Feeling Your Way to Error

A belief based on emotion isn't necessarily wrong. You could conclude, for example, based upon nothing but a personal feeling, that it's morally wrong to take food from starving orphans, and you would be absolutely right. However, emotional thinking as a system for arriving at truth has a number of pitfalls that become more problematic the longer a person lingers on that path.

It often overlooks a greater good in favor of immediate results. For example, I don't want to see my child experiencing emotional pain, so I jump in to solve all of her interpersonal problems, and she never learns to solve problems on her own.

It often refuses to accept hard truths. For example, a friend dies in a car accident because she couldn't get her seatbelt unfastened fast enough. It was a million to one situation with no equipment malfunctions. Does that mean that seatbelts are bad and that someone should be prosecuted? No, but it does mean that for the multitudes of people that safety devices protect, there will likely always be a small number of people that they actually hurt, and we make many such trade-offs in our society.

It often overlooks nuance in complex ideas and situations. An example of this is the famous McDonalds coffee lawsuit that asserted that the company should have taken action in light of receiving over 700 complaints about the heat of its coffee. Emotional thinkers jumped in and condemned the heartless company that did nothing while it scalded hundreds of its customers. But they didn't consider the fact that McDonald's sells over 1 Billion cups of coffee in a year, so those 700 complaints made up 0.00007% of their total coffee sales, an incredibly insignificant number undeserving of drastic action by the company.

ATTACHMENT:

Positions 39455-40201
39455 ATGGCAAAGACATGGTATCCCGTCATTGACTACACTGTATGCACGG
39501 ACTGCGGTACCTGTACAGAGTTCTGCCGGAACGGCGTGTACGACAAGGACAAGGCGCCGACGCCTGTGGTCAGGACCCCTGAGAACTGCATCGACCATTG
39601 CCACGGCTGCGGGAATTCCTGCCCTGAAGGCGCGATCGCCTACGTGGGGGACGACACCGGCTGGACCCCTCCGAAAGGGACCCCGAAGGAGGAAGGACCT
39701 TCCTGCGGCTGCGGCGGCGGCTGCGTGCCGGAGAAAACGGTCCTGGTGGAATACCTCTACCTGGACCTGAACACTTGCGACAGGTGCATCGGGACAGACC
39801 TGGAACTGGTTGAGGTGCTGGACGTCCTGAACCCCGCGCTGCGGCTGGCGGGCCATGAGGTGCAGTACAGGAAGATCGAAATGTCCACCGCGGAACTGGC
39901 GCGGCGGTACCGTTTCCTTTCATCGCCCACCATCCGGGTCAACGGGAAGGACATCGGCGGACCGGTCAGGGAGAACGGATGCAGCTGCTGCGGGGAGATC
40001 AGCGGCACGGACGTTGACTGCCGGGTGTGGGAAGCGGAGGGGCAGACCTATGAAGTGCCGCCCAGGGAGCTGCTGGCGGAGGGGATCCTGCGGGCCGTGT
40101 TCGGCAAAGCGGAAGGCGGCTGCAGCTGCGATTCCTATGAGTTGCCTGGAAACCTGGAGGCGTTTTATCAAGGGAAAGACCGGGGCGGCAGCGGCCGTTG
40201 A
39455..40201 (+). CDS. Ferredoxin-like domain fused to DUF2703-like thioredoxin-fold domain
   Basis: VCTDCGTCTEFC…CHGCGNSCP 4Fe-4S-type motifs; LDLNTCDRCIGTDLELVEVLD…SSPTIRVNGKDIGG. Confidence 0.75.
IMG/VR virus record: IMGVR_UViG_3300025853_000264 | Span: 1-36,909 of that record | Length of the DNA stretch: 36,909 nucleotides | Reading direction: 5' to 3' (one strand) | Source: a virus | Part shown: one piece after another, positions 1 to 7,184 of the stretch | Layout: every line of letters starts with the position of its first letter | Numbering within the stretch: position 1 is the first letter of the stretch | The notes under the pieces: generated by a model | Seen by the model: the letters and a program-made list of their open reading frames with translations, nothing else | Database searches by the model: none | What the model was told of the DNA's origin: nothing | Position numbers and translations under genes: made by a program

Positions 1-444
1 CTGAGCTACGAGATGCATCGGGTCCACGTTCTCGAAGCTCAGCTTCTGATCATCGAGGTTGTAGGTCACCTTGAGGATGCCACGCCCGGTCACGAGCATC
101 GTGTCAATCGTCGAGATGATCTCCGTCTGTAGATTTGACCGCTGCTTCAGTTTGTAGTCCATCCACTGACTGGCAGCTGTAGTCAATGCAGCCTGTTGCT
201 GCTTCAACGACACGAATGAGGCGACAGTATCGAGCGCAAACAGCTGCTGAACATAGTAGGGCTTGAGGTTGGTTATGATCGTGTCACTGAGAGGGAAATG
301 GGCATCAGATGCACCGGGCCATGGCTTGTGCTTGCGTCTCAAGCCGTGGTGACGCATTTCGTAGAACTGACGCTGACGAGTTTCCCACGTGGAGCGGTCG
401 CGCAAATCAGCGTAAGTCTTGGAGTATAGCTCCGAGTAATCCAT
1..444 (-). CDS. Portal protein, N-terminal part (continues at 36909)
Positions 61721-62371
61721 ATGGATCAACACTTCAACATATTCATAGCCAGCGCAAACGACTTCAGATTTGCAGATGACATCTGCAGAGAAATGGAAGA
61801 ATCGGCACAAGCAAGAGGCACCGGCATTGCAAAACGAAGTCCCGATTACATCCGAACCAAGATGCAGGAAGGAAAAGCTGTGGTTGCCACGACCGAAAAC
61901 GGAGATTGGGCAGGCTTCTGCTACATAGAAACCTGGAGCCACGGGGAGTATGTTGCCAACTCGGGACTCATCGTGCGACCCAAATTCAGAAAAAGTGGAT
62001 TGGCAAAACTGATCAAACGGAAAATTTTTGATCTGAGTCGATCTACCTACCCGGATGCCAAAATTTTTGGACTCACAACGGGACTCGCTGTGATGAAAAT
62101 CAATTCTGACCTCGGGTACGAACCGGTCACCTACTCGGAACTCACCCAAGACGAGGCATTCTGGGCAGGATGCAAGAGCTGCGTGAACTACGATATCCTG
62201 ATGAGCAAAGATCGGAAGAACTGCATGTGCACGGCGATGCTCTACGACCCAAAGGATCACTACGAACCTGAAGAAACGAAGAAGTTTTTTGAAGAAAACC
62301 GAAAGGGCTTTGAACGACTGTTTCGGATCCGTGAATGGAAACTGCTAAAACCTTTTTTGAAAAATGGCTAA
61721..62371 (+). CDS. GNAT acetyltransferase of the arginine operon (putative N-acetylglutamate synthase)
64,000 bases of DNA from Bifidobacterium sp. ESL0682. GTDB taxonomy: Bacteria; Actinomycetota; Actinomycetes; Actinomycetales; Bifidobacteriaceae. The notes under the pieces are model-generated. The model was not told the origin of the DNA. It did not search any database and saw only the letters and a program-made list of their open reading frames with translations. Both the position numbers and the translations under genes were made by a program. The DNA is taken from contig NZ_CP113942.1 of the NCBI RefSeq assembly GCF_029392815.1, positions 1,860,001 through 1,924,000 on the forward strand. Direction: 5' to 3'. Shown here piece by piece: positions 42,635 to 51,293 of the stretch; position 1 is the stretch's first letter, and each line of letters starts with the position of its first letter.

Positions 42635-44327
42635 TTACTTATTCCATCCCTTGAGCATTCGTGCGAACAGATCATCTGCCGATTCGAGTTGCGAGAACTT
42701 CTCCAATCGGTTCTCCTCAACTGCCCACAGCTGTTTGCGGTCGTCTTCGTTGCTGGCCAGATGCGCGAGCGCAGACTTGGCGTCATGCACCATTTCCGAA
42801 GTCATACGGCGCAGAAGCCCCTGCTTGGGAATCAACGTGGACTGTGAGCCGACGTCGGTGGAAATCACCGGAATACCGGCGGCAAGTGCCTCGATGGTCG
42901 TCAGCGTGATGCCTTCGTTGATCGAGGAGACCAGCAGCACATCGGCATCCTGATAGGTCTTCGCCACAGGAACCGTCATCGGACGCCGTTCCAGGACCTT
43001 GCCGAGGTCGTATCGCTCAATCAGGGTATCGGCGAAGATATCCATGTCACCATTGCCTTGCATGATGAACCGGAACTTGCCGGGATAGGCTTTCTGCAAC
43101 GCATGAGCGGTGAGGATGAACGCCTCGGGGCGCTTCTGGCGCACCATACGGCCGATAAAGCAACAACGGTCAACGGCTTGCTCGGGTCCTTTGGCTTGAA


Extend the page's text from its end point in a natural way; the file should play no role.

It removes the one reliable method(reasoning from facts) for a person to improve the accuracy of his belief system. Emotion is by nature self-preserving. It doesn't want to be changed. That's why facts and reason tend to land on emotion like vinegar with baking soda. Emotional thinkers tend to demonize critics while reinterpreting facts and experience as necessary to keep their assumptions afloat.

Emotional thinking misuses facts. Even emotional thinkers realize that in order to be taken seriously, they have to present something resembling an argument to support their view. However, emotional thinkers don't go where the facts lead, they cherry-pick facts to support their emotions, and if none can be found, they use fallacies to cram them in where they don't fit. They depend on echo-chambers and like-minded individuals to keep telling them their conclusions are correct.

Emotional thinking is not a failure of intelligence, but of training. It needs to be unlearned like any bad habit. As a society, we need to purposely cultivate an intellectual character that doesn't tolerate shoddy thinking. We don't (as one person told me) "temper our emotions with reason." We restrain our emotions when necessary and develop an appetite for the whole truth, and nothing but the truth.


Popular posts from this blog

John Crist Demonstrates the Poor Thinking Skills of Modern Christians

20 Years After Columbine: Who do we believe in?

The Many Dangers of "Woke" Christianity